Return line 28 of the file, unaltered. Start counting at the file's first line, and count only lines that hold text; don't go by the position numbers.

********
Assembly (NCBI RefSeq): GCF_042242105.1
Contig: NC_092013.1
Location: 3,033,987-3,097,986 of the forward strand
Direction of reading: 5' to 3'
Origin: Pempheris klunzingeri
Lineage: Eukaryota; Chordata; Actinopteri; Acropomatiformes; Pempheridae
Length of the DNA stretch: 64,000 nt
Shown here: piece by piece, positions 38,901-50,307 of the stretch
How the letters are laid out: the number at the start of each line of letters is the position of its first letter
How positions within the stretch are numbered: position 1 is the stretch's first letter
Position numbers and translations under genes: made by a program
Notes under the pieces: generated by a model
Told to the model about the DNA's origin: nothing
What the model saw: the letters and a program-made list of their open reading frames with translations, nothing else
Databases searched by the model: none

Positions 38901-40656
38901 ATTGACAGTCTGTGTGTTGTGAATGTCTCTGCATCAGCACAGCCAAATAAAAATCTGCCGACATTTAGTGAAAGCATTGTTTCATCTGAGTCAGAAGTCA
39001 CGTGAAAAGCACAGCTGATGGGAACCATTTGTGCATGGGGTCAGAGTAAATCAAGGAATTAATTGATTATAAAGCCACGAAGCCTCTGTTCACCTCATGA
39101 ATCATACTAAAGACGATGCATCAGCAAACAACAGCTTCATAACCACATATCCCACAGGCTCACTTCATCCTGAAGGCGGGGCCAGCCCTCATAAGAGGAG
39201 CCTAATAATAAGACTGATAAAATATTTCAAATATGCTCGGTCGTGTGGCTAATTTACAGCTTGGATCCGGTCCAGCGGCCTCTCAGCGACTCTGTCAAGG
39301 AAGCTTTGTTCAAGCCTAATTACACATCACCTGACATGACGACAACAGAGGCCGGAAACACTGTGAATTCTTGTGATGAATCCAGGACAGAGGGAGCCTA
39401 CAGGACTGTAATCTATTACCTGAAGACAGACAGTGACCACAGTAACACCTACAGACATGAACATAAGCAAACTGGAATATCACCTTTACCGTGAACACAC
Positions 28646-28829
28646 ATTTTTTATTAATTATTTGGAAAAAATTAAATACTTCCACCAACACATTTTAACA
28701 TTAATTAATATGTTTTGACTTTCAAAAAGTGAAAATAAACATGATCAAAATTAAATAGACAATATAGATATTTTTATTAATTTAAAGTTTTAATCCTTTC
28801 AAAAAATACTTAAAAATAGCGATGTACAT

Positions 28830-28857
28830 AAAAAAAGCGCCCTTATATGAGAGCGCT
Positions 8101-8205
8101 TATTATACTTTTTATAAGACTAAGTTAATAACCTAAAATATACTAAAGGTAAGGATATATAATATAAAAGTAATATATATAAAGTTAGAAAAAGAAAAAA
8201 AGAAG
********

28830 AAAAAAAGCGCCCTTATATGAGAGCGCT